When you tune into a show like Riz Ahmed’s “The Night Of,” it could crack the thick Trump wall of Islamophobia. When you watch Donald Glover’s “Atlanta,” perhaps you see young black men and women as humans coming of age instead of stereotypes to fear. When you get hooked on “This Is Us” and fall for Sterling K. Brown as Randall, hopefully you see the vulnerability, the complexity and the beauty of his blackness. Maybe his interracial family helps you see past the “us vs. them” rhetoric being pushed in the political atmosphere. Perhaps a little girl somewhere saw Reed Morano win best director and now knows she can dream of making films and television shows, not just starring in them.
And when a young queer kid of color sees Waithe holding the gold? That award-winning episode was loosely inspired by Waithe’s own life story of coming out to her mama and growing comfortable in her identity. Maybe a young queer kid somewhere is feeling the love, affirmation and strength. Maybe a parent is understanding the importance of acceptance the way her character’s mama came to learn to love her daughter as she is.
Eventually in that episode, when Denise is a college student and comes out to her mama, the result is tears.
“I don’t want life to be hard for you,” her mama says. “It is hard enough being a black woman in this world. Now you want to go and add something else to that.”
The episode not only tackles the struggle of coming out and acceptance, but it touches on the overlapping layers of discrimination. Ansari understood that even though he is a minority as an Indian man and he’s filling a void in his storytelling, he’s not a black queer woman. So he looked to Waithe to tell Denise’s story.
“I guess I don’t have the gall of the, of all those white writers that write for minorities,” he told NPR.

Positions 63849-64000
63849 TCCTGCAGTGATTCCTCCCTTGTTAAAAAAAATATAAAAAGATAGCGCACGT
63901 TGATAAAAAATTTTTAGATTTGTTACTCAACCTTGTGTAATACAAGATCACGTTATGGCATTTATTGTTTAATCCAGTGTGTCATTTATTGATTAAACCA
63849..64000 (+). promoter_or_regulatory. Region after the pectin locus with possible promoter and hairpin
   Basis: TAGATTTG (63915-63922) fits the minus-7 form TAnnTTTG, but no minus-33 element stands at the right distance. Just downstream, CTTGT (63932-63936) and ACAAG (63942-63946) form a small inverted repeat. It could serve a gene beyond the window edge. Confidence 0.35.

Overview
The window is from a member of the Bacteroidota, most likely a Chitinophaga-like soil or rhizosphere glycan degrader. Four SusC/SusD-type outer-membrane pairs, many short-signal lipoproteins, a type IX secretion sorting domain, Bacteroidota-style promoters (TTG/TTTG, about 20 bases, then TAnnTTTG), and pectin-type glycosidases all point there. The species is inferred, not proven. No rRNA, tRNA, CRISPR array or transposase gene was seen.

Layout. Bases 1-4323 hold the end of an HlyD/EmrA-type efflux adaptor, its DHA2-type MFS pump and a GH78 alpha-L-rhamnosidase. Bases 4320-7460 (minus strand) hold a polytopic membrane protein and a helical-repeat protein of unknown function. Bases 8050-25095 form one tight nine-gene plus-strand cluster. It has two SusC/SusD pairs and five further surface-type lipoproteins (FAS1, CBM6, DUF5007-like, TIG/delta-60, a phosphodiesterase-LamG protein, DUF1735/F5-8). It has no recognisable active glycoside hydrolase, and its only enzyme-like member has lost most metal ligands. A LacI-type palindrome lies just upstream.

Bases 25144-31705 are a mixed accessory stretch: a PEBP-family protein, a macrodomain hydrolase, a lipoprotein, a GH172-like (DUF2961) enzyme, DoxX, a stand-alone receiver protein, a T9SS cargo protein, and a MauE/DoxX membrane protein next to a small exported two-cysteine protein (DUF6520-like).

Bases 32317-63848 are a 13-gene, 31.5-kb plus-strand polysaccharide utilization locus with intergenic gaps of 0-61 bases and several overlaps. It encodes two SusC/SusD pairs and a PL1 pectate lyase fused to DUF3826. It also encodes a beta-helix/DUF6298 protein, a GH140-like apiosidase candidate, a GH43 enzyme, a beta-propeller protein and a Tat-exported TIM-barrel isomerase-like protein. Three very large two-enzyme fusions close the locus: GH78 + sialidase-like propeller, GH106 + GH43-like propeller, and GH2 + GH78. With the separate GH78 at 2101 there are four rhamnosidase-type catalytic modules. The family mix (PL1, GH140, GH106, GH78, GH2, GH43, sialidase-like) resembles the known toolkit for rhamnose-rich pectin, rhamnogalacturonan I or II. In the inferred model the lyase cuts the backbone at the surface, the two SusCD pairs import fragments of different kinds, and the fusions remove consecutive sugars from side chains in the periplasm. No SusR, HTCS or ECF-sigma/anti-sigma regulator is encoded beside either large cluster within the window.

This, my friends, is what being an ally looks like.
When Waithe, a black woman from Chicago’s South Side, stood on stage with Ansari, an Indian man from South Carolina, she thanked God, her co-writer, her girlfriend and family.
“And last, but certainly not least, my LGBTQIA family. I see each and every one of you,” she said. “The things that make us different, those are our superpowers. Every day, when you walk out the door and put on your imaginary cape and go out there and conquer the world — because the world would not be as beautiful as it is if we weren’t in it.”
This, ladies, gentlemen and them, is why we need inclusive storytelling. This is why writers rooms cannot be all white. This is why everyone must be represented at the studio exec tables. Because the television is not just an idiot box. Pop culture has power. Ask your president. He used it to divide and conquer.
But it is a medium in which we can uplift and dismantle the myths about people who don’t live in our self-serving silos. We can see the divinity and the magic and the realness of the humans we are so quick to stereotype and demonize. We can be lovers of all people and masters of none.
These wins, these characters, these scripts the night of the Emmys? This is us reclaiming our narrative — on and off screen. It’s time.